“Man on Wire” is probably my favorite documentary that I have ever seen. It recounts the story of an infamous 1974 crime that happened to be one of the greatest and bravest “circus” feats of all time. The documentary tells the story of Philippe Petit (through his own words and those of his team) as he dreamt of, planned, and finally executed a plan to walk a tight rope from the top of one World Trade Center Tower to the other.
When I first heard of this story, I immediately looked it up on Wikipedia. I mean, those towers were 110+ stories and 1340 feet tall. How was this remotely possible and how did he not die? The documentary is absolutely fascinating. It begins by explaining Petit’s interest/passion/obsession with tight rope walking. It absolutely consumed him and he referenced several times the kind of quixotic relationship he had with it.
Petit grew up in France and his first official stunt that made him notorious was a tight rope walk between the towers of Notre Dame. He followed that stunt up with the Sydney Harbour Bridge and after traveling to New York and learning of the plans to build the World Trade Center, his life’s mission was set.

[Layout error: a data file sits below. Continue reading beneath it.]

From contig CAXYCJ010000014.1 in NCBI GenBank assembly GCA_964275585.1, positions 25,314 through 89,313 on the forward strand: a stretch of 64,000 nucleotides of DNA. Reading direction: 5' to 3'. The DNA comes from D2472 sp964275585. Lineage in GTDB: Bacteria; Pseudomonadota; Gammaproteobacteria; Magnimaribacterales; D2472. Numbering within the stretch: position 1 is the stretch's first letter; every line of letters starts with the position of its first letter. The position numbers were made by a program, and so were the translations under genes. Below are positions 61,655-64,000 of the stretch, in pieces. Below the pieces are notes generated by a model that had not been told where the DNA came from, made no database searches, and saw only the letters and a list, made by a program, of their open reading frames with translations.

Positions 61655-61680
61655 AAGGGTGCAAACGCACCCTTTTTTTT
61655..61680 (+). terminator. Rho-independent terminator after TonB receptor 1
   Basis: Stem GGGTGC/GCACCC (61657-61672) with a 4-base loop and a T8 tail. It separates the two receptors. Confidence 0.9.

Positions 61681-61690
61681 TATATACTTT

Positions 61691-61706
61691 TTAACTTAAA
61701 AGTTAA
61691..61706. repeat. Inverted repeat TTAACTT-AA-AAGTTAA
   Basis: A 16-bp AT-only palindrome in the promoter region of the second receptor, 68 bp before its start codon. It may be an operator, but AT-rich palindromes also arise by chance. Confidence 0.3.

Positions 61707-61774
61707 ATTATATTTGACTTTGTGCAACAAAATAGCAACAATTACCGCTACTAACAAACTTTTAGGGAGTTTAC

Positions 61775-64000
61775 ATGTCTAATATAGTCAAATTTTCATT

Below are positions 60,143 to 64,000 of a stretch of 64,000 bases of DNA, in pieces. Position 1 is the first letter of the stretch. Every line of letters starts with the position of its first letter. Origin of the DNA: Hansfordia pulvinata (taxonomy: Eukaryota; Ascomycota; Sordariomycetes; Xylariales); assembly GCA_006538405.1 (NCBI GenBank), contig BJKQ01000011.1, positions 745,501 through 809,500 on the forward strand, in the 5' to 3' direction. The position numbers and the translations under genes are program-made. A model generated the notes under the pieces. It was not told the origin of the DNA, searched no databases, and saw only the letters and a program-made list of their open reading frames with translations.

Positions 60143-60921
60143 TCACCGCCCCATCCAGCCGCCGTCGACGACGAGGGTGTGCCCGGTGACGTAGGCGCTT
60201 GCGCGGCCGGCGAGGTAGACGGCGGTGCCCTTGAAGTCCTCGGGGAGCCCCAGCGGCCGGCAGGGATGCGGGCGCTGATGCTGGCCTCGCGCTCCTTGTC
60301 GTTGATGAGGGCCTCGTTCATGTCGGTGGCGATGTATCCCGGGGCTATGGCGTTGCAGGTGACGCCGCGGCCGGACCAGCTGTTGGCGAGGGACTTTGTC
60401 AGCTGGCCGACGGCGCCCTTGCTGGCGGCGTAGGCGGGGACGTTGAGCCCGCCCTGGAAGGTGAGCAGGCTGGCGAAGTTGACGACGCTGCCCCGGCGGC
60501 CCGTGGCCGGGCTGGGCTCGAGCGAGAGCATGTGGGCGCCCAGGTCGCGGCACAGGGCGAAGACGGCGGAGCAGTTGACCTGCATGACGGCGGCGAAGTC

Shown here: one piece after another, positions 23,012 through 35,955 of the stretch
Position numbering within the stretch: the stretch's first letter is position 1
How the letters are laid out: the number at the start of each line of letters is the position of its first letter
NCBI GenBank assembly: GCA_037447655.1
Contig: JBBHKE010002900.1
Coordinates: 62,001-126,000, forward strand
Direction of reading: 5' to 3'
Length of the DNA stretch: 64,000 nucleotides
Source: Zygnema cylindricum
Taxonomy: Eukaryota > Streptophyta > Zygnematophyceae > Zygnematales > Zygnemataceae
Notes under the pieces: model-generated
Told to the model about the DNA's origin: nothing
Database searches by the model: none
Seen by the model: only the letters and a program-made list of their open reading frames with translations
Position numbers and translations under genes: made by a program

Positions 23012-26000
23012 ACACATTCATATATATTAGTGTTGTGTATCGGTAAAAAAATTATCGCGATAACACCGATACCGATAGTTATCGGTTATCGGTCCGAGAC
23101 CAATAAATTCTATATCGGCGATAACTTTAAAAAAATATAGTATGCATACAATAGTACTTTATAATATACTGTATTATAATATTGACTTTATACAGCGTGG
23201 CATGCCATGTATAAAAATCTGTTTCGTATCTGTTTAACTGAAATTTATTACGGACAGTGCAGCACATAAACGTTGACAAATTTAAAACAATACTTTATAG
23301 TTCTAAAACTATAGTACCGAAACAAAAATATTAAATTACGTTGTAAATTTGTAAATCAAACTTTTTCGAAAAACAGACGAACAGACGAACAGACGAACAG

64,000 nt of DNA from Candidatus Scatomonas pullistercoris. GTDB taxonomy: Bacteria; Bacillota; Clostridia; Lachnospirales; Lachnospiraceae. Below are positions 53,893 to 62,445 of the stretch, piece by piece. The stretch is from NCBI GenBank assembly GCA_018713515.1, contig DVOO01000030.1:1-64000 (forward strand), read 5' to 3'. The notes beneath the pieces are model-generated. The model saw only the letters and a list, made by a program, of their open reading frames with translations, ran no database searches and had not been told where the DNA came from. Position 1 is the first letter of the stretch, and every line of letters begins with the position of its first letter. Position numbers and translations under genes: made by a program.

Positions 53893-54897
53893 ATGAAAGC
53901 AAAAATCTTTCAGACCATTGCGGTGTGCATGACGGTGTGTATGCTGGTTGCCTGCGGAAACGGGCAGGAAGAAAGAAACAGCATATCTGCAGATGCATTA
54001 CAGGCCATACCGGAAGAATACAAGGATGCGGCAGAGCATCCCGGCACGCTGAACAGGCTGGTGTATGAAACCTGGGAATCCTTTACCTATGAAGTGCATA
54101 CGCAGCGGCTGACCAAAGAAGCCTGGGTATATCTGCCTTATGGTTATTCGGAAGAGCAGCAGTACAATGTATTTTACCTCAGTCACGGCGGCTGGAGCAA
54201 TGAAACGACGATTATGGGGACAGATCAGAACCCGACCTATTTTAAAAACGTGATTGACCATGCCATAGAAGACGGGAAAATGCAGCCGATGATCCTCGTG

Before the builders were even breaking ground, Petit started dreaming and raising interest among his friends and followers about this goal. The documentary follows the whole process and includes the personal recollections of every member of his team. The story really picks up when the buildings were nearing completion and uses theatric reenactments showing his team breaking into the buildings and hiding from the construction teams/guards to do research.
Of course, the most fascinating portion of the film takes place when Petit finally attempts his feat. Thankfully, his team took dozens and dozens of pictures of him doing the impossible and they will take your breath away and make you thankful that you are seated safely wherever you are reading this blog.
This film is absolutely a “must see.” When I think about what these Towers stood for in America and how they were brought down by terrorism, there is an element of extreme sadness, of pride for what we were able to achieve by building the Trade Center, and intense patriotism that add something profound to the story.